Localization where possible and practical is an excellent mitigation strategy to help keep the supply chain short and simple. It also keeps the supply chain more manageable in the long run.

3. Managing Scalability During Unexpected Demand Shifts

The supply chain impact of COVID-19 has been unparalleled across every industry. If emerging shopping models like buy online pick up in store (BOPIS), home delivery and other e-commerce methods were on the distant horizon for retailers pre-pandemic, COVID-19 jabbed the fast-forward button for consumer demand and kept it pressed.

Motivated by social distance protocols, shoppers took to the Internet to order nearly everything. Suddenly, technologies that were in the works earned center stage billing and were expected to perform seamlessly, leaving retailers and technology OEMs scrambling to meet demand. In fact, 43% of retail tech OEMs said increased demand is impacting their company’s supply chain.

of retail tech OEMs said increased demand is impacting their company’s supply chain

Well-established OEMs can be very hands-on with their supply chain, collaborating with a mix of contract manufacturers, VARs and integrators across the value chain. But as technology progresses, the differentiation of all these players seems to get blurrier. That’s why many OEMs look for more turn-key partners that can help manage a solution or the retail technology supply chain end-to-end.

There are lessons for retail technology startups as well. With the increase in opportunities in the retail market, we have seen many startups proposing some brilliant technology with the potential to change the world. However, it is critical that startups expand their business model to consider how to scale when demand increases.

A young company that has created a successful demo product with a local manufacturing shop may struggle when large orders come in and they need to scale their manufacturing capacity. Aligning with a partner who can help them scale needs to be a part of their business plan and model. This helps them manage the demand and gives them a better reputation and viability as they seek to engage with new customers and new investors in a tough and competitive market.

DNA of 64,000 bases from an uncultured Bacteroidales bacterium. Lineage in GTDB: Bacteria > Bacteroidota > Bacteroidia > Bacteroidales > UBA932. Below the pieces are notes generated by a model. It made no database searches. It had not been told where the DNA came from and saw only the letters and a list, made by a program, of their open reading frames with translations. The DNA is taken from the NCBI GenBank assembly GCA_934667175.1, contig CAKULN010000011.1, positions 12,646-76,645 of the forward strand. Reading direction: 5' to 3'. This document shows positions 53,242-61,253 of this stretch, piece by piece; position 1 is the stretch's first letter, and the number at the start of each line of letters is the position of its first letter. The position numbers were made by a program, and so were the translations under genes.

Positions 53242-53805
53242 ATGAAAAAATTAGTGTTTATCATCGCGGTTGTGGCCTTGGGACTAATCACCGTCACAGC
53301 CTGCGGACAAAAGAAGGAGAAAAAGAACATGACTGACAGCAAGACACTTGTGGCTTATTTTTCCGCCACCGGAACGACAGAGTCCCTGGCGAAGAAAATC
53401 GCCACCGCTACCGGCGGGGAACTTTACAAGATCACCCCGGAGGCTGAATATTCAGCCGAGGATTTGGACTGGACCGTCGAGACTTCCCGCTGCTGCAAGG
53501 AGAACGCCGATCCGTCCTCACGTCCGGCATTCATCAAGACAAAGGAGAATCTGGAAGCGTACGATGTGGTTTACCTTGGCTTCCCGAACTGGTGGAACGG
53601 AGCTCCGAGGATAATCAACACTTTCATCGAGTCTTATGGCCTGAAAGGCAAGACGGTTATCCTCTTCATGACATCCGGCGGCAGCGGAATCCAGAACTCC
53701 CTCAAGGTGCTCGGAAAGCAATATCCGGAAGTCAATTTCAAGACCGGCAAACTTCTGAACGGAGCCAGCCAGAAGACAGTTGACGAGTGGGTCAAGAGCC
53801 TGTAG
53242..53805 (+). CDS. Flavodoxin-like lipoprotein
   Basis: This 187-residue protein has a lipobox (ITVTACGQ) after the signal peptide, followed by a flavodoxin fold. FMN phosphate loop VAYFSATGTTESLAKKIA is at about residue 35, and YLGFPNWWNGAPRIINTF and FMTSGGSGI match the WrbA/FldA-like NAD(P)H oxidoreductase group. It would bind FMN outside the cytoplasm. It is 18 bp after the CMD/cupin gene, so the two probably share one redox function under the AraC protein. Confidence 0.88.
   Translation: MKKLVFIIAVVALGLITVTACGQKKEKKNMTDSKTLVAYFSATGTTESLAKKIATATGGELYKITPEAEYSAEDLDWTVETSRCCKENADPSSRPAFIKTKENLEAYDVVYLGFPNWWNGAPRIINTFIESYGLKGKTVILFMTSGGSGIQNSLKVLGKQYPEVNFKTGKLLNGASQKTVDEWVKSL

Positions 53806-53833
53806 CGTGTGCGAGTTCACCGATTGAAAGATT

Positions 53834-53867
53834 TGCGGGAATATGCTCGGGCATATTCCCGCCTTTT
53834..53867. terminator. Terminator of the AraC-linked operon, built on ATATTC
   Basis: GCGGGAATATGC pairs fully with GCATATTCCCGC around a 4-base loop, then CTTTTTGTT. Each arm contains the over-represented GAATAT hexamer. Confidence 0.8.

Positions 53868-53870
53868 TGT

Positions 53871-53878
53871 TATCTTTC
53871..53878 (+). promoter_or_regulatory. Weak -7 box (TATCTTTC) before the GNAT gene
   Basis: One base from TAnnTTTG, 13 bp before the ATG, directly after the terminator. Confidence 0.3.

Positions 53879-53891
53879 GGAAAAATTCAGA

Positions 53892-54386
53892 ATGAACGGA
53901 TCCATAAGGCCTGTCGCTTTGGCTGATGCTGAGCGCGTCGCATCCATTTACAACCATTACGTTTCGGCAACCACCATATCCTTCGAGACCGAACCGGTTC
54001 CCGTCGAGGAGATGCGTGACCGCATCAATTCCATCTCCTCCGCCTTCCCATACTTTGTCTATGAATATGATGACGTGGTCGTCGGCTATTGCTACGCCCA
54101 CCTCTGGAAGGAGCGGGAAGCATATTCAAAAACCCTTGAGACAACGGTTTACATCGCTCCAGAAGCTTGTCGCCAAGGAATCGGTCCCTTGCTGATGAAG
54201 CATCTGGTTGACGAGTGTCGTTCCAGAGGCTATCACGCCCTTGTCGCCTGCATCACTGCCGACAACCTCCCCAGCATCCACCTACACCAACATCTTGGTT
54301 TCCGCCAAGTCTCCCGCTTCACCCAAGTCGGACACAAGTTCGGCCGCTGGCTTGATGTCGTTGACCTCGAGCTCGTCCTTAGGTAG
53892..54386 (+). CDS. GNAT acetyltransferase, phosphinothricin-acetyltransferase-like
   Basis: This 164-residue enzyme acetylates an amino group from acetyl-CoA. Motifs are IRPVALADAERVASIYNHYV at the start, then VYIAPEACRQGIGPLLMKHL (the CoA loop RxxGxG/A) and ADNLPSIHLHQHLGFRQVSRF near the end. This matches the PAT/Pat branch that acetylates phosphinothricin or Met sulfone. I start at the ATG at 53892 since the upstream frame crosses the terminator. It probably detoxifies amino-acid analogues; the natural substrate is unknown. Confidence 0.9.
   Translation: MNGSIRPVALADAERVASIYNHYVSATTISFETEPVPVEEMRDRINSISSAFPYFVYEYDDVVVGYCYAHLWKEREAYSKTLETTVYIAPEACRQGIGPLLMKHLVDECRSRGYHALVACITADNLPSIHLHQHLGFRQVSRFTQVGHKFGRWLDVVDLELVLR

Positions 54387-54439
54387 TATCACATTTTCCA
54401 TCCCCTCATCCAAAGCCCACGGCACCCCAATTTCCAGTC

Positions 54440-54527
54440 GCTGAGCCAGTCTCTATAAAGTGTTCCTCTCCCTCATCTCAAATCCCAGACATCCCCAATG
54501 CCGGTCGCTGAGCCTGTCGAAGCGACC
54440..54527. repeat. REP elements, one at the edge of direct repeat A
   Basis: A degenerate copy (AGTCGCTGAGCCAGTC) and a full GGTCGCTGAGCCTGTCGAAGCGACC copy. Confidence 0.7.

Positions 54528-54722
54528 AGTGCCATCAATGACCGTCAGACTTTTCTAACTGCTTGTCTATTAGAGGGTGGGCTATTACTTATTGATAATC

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What’s Ahead for the Retail Supply Chain?

The retail crystal ball is not perfectly clear, but recent trends do reveal some possible outcomes. For example, the retail industry should expect digitalization of the supply chain. Just as a customer can order a new hat and see the shipping progress from order procurement through fulfillment to their doorstep, so too can supply chain visibility be made more transparent. The sourcing process and supply chain management process should become more automated and user-friendly.

Add to this clarity the development of technologies such as AI and virtualization, and tracking and traceability capabilities emerge. Front of store technologies such as UPC codes and RFID tags help to manage front of store for the retailer. Revolutionizing the supply chain is possible a level further with these technologies, even down to an individual product within shipments. A day when every component on the supply chain is accounted for? It’s not only possible; it’s likely.

Managing the retail technology supply chain from sourcing to delivery requires an immense focus on resilience. The key for OEMs is really finding a partner that can be more than a vendor or supplier of inventory. The partner needs to understand the OEM, its business model and its end markets — with the ultimate goal being to provide flexible solutions to close the gaps in the OEM’s capabilities. That way, the OEM can focus on their customer-facing business without diverting a lot of resources and energy into managing the upstream supply chain challenges.

It’s an exciting time to be in retail. Smart innovation from the get-go means new, streamlined solutions with a larger focus on research and development. After all, challenges and opportunities that seemed on the back burner in 2019 now loom fully visible in the 2021 retail marketplace. These changes don’t just trickle down to the supply chain strategy; they begin there, where the handling of sourcing dictates the global supply chain’s overall strength and resiliency.